YOU’LL have had your tea. That famous line is about Edinburgh’s lack of hospitality, meaning that the visitor will have already eaten and so the host will not need to provide any grub.
The old adage sprung to mind as an obvious headline when the news emerged that the future of Scotland’s biggest music festival, T in the Park, was under threat from rare birds.
Fortunately, it seems like the “You’ll have had your T” headline will have to be put on hold, with organisers confident this year’s festival will go ahead, despite strong rumours it will not continue if it can’t take place at its new venue of Strathallan Castle this July.
During the week, T in the Park head honcho Geoff Ellis, pictured, insisted the festival WILL go ahead at Strathallan Castle – despite locals’ protests over a pair of protected birds – saying his money was “100 per cent” on the event going ahead as planned.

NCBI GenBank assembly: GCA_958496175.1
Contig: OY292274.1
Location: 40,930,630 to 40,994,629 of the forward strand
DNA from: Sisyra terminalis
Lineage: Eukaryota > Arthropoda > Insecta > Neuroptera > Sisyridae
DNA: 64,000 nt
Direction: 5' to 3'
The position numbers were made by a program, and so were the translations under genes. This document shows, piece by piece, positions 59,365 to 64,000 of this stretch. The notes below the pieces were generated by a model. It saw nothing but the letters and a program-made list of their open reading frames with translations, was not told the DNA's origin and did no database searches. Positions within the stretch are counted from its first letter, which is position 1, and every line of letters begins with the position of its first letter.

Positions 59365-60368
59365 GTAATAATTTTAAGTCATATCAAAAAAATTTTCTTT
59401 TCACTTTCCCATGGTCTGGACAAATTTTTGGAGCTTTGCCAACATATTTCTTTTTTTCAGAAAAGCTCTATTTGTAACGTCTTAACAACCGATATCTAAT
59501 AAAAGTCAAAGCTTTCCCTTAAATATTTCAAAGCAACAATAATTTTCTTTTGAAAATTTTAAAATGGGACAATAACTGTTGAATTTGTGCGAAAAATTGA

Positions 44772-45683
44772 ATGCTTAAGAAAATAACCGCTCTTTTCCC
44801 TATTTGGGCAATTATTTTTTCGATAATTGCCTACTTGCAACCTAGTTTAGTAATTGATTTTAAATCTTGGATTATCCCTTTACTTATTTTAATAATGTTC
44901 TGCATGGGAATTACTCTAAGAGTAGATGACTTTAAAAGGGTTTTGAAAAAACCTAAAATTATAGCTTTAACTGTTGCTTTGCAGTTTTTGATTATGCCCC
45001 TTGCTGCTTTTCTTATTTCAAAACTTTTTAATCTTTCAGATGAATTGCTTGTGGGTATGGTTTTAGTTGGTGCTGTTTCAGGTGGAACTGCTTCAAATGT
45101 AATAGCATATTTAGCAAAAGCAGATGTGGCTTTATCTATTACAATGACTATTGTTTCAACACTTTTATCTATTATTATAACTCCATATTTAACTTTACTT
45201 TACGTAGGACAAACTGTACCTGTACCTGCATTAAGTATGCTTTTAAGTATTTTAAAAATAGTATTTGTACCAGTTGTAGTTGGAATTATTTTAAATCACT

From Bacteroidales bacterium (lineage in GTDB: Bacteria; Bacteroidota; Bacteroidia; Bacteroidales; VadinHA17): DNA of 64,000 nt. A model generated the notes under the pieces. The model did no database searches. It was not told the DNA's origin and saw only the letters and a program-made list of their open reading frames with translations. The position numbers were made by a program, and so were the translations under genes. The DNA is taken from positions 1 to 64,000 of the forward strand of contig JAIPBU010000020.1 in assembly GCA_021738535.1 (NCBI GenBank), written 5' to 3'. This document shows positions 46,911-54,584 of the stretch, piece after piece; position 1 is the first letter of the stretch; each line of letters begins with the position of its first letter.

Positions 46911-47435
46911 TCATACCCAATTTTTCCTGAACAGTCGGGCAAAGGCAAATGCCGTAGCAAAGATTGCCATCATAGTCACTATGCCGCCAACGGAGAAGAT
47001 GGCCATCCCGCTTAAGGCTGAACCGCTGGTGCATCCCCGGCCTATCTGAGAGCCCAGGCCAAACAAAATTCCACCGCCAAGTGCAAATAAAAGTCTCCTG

“I’m supremely confident of it happening, but I am choosing my words carefully because I don’t want to sound arrogant,” said the festival boss. “And I don’t want it to sound like I’m not paying respect to due process of the planning application.
“Consent will be given with conditions as was the case with T in the Park’s former home at Balado.”
That’s sure to come as a massive relief – not only to those who’ve already forked out for tickets (though they will of course be refunded if the festival doesn’t go ahead), but also to anyone who cares about live music in Scotland.
After all, while T in the Park has its knockers, it can’t be argued that Scotland needs T in the Park.
Not only does the biggest music festival the country has to offer bring heaps of stellar names our way – The Prodigy, The Libertines, Kasabian, Noel Gallagher and Jessie J are just some of the names on this year’s bill – lest we forget, it generated more than £15m for the economy last year.
Hopefully, then, we will be having our T, and for many years to come.